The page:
# Analysis question

1. Oct 15, 2007

### PvtBillPilgrim3

Let (an) be a bounded sequence. If 2an <= an+1 + an−1, prove that
limit n to infinity of (an+1 − an) = 0.

This question is on my exam review sheet for an elementary analysis class and I'm not really sure where to start. Could someone just give me a hint or something? I'm pretty sure an is decreasing and therefore convergent since it's bounded. But I'm not sure how to conclude this or arrive at the final conclusion.

2. Oct 15, 2007

### Dick

Use your inequality to show a_(n+1)-a_n is an increasing sequence and is bounded. So it has a limit. Can the limit be nonzero?

3. Oct 15, 2007

### PvtBillPilgrim3

Ok, that makes sense but what makes the limit have to be zero? I guess I don't know how to answer your question. Why can't it be non-zero?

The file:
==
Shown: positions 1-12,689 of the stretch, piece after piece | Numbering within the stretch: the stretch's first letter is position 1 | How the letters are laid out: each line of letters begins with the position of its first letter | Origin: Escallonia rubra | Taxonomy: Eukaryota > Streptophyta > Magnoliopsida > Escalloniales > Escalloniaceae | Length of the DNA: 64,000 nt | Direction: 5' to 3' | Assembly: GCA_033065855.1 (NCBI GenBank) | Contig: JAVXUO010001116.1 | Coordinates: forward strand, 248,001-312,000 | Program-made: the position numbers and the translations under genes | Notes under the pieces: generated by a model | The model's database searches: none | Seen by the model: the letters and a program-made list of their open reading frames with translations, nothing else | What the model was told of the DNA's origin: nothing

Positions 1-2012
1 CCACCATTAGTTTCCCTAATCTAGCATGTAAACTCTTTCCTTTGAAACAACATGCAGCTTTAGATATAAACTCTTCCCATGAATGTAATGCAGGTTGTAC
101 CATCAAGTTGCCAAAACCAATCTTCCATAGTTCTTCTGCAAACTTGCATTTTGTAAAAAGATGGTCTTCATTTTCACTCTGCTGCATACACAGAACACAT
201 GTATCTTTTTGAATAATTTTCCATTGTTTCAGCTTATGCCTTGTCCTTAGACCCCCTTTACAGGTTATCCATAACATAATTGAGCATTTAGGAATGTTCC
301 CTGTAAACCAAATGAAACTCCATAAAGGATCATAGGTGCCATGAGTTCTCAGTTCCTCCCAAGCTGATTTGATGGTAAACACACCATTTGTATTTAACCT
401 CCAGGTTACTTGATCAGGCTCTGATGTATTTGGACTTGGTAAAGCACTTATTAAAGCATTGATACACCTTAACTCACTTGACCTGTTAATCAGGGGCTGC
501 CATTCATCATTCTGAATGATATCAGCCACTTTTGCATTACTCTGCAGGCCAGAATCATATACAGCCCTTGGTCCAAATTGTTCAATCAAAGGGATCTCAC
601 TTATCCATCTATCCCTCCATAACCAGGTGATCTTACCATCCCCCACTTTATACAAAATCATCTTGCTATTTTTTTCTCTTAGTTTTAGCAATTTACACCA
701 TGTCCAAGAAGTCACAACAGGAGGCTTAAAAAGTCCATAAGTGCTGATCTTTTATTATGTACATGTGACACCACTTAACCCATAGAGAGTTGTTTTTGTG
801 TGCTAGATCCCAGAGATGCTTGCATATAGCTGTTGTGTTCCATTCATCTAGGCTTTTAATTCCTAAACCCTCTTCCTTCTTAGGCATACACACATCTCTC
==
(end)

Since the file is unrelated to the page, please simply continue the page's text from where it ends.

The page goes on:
If an is bounded, does that mean an+1 - an is bounded also? How do I show it's bounded?

Last edited: Oct 15, 2007
4. Oct 15, 2007

### Dick

If a_n is bounded, then A<=a_n,a_(n+1)<=B for some numbers A and B. Can you show a_(n+1)-a_n is bounded? If a_(n+1)-a_n approaches a nonzero limit, can a_n be bounded?

Last edited: Oct 15, 2007
5. Oct 16, 2007

### PvtBillPilgrim3

OK. I think I figured it out mostly, but I still don't see how the given inequality shows that (an+1 − an) is an increasing sequence. It holds when I take examples, but why for an arbitrary bounded one?

6. Oct 16, 2007

### Dick

Rearrange your inequality to put a_(n+1)-a_n on one side. What's on the other side?